If you find that playing your guitar has become more challenging than usual, it's a clear sign that a setup is in order. Whether it's high action, stiff strings, or an uncomfortable neck profile, a professional setup can tailor your guitar to your playing style, making it a joy to play once again.
Intonation problems can manifest as chords sounding out of tune, especially higher up the neck. A proper setup involves adjusting the saddle positions to ensure accurate intonation, allowing your guitar to stay in tune across all frets.
Changing String Gauges
Switching to a different string gauge? This change can affect the tension on the neck and the overall setup of your guitar. A professional setup will recalibrate your instrument to accommodate the new strings, ensuring optimal playability and tone.
- Your guitar is an investment in your musical journey, and regular setups are the key to maintaining its peak performance. If you notice any of these signs, don't hesitate – it's time to bring your guitar in for professional guitar setup. Trust us; your fingers will thank you for the smoother playability and improved tone. Keep rocking! -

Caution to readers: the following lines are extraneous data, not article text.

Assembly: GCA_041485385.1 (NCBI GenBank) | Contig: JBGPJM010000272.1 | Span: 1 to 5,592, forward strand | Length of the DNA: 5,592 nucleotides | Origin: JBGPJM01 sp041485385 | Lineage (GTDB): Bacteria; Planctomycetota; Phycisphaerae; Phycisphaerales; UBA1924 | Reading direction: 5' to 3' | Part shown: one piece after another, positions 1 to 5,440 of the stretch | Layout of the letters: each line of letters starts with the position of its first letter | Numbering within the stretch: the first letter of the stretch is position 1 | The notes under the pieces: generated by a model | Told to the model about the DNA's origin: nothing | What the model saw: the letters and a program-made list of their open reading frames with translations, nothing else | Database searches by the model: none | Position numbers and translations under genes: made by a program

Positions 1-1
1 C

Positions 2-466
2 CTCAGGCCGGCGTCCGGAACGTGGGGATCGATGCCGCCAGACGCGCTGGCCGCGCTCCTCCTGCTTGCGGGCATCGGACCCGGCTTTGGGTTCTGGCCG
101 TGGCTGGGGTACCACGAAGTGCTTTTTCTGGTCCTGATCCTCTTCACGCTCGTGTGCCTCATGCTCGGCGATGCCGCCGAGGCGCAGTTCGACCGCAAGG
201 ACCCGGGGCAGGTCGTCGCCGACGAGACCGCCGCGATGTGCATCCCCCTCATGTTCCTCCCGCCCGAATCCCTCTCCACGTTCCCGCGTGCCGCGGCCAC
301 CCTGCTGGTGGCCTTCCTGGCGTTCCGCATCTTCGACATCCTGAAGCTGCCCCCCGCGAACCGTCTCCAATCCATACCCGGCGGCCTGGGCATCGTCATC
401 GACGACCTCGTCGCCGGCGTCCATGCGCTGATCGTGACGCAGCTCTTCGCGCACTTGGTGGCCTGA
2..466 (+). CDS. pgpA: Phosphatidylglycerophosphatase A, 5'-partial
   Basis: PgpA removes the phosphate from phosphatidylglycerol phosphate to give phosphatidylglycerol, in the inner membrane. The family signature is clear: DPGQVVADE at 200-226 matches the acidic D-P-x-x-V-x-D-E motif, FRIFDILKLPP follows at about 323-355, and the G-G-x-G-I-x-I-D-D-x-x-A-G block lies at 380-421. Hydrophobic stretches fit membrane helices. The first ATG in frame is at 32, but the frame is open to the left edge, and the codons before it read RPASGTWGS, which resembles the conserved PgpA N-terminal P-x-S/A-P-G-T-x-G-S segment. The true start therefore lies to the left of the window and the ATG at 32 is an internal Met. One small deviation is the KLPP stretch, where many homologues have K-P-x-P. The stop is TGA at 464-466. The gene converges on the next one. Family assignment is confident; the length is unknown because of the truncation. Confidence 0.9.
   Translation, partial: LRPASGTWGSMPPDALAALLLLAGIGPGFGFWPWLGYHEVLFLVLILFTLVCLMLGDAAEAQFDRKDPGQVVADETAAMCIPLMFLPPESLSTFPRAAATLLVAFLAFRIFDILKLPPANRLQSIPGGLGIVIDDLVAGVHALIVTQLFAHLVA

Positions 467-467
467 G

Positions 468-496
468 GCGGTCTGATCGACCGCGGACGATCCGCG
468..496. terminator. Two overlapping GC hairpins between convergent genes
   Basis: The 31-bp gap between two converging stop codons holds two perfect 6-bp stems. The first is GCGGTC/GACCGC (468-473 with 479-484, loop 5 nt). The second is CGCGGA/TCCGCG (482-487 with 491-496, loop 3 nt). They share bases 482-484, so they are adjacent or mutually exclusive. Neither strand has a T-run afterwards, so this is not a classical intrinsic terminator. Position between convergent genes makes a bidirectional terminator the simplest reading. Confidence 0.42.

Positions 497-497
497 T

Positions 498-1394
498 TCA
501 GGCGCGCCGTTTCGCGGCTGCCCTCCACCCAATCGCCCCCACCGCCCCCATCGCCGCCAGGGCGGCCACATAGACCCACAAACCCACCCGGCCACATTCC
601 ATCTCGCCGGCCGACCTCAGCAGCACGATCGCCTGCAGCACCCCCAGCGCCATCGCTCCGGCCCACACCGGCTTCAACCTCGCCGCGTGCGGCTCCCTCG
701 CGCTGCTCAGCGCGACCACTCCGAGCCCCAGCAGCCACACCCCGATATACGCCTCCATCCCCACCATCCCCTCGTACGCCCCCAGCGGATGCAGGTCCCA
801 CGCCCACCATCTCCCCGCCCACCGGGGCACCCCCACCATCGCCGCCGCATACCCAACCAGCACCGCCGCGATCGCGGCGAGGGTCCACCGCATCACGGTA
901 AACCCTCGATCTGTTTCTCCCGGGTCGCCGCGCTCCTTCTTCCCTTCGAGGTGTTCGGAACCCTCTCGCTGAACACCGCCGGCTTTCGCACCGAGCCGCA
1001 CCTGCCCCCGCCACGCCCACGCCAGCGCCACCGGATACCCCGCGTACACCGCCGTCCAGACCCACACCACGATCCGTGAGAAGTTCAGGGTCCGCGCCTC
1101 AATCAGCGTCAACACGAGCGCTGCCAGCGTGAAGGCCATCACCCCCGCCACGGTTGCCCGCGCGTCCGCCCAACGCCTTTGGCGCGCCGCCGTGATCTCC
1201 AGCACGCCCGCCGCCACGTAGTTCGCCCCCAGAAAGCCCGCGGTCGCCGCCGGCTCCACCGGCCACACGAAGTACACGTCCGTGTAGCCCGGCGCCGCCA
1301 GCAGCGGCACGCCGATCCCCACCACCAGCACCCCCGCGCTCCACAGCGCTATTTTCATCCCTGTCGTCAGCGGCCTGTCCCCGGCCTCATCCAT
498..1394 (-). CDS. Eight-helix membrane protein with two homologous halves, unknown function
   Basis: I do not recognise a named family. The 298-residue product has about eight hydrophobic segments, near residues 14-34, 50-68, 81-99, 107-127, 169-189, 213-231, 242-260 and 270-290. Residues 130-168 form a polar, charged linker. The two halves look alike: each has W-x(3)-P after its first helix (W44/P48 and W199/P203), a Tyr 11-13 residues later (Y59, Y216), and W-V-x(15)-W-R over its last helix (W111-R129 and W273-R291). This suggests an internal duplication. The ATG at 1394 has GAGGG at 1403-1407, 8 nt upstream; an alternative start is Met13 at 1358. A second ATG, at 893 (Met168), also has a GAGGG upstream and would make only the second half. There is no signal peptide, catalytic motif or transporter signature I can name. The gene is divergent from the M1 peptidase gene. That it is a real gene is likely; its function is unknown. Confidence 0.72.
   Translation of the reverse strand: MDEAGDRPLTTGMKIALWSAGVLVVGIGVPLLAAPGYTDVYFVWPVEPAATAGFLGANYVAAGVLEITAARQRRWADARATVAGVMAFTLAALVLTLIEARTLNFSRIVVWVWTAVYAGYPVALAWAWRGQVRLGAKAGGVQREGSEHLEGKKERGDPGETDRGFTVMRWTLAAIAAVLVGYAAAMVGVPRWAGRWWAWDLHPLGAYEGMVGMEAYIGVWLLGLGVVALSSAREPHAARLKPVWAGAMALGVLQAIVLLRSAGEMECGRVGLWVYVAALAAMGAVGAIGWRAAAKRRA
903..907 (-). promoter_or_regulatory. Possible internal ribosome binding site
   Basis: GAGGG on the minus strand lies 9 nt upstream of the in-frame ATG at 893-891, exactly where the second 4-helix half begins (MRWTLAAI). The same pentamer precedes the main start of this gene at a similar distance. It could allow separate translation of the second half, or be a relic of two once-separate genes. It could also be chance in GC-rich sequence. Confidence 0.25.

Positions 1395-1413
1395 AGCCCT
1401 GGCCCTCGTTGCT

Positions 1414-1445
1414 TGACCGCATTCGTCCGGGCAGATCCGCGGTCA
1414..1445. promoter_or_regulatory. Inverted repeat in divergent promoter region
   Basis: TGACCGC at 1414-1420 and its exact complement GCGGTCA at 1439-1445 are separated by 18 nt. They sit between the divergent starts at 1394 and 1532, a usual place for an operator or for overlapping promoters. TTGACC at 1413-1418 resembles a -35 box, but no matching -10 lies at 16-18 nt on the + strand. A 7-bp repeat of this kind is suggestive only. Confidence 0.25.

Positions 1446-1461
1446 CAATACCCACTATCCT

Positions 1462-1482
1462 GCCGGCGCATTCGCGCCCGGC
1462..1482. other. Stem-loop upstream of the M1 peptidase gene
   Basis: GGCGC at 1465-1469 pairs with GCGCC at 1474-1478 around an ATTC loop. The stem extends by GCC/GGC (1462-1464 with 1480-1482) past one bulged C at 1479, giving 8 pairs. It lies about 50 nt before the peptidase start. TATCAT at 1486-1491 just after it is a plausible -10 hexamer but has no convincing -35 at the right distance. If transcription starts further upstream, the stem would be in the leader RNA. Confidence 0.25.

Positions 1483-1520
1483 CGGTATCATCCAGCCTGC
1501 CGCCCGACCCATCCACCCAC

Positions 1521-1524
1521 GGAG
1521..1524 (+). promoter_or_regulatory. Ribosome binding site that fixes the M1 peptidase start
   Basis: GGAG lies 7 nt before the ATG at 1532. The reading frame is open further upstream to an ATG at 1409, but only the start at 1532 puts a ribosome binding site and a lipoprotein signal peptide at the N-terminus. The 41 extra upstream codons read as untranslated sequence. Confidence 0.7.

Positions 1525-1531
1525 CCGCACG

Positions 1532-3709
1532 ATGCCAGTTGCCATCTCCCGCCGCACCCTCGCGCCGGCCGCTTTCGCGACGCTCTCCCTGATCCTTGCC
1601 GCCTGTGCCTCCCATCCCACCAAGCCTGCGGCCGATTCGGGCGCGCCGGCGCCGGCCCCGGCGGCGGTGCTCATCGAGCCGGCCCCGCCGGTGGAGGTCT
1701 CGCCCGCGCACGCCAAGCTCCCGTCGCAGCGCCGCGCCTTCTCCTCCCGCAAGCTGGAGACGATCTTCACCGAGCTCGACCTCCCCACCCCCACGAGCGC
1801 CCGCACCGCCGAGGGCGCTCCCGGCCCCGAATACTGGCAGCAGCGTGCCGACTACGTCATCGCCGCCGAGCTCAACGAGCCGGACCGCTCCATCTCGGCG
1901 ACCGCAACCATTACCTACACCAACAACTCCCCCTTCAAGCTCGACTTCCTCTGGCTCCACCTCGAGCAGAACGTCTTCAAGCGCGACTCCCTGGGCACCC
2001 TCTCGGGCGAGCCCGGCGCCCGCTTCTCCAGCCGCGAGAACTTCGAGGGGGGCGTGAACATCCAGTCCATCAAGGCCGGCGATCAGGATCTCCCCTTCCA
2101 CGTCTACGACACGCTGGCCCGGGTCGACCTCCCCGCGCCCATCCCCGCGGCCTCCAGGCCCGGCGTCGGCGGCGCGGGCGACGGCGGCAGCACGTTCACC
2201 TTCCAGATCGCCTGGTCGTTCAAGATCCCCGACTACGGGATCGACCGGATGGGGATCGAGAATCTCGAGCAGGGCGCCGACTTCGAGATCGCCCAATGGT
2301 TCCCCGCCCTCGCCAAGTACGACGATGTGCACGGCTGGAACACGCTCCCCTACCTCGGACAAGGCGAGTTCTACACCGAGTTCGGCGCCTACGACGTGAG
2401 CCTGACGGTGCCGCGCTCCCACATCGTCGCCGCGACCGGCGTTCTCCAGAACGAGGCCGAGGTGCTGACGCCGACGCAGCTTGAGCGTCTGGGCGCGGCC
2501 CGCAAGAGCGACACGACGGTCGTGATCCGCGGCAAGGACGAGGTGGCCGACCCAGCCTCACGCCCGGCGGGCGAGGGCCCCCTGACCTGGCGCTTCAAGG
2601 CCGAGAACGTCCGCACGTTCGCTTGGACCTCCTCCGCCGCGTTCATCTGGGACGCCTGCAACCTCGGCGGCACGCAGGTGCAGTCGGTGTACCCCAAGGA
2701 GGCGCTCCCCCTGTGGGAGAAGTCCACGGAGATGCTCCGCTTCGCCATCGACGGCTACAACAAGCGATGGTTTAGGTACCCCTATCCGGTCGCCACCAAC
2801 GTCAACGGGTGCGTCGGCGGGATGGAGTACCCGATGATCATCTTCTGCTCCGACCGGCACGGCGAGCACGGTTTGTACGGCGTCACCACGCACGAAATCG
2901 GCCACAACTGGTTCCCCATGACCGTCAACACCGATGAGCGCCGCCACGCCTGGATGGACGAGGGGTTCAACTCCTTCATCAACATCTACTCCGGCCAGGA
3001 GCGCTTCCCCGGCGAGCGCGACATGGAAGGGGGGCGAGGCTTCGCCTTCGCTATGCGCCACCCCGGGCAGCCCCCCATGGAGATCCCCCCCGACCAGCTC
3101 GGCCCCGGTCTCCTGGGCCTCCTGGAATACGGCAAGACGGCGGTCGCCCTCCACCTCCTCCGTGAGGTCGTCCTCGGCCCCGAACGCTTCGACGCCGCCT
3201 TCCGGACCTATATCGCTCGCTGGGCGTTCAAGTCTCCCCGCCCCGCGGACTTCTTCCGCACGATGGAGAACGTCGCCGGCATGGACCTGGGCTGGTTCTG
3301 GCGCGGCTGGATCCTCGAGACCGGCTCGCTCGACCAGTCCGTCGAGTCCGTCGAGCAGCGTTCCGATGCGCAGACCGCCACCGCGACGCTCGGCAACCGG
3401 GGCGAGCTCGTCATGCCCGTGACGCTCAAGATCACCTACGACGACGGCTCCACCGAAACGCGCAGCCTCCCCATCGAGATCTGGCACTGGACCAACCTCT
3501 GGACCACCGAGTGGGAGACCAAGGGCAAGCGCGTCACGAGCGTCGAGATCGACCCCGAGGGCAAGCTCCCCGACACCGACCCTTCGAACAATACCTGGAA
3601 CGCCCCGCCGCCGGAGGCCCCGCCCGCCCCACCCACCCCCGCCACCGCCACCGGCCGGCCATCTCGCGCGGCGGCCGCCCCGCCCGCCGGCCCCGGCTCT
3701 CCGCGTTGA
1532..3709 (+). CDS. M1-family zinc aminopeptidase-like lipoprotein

Understanding the Impact of Cold Weather on Guitars
Winter in Minnesota brings not only freezing temperatures but also dry air, which can have a detrimental impact on your guitar. Wood is highly responsive to changes in humidity, and the lack of moisture can lead to issues such as cracks, warping, and changes in tone. To prevent these problems, it's crucial to take proactive steps to humidify your guitar.
The Ideal Humidity Level
Before we delve into the solutions, let's establish the ideal humidity level for guitars. Generally, a humidity range of 45-55% is considered optimal for most acoustic guitars. However, in extremely dry conditions, such as Minnesota winters, you might want to aim for the higher end of this range to provide an extra buffer against the cold-induced dryness.
Practical Tips for Humidifying Your Guitar
Use a Room Humidifier: Investing in a room humidifier for the space where you store your guitar is a great way to maintain a consistent level of humidity. Place the humidifier near your guitar but not too close to avoid direct contact.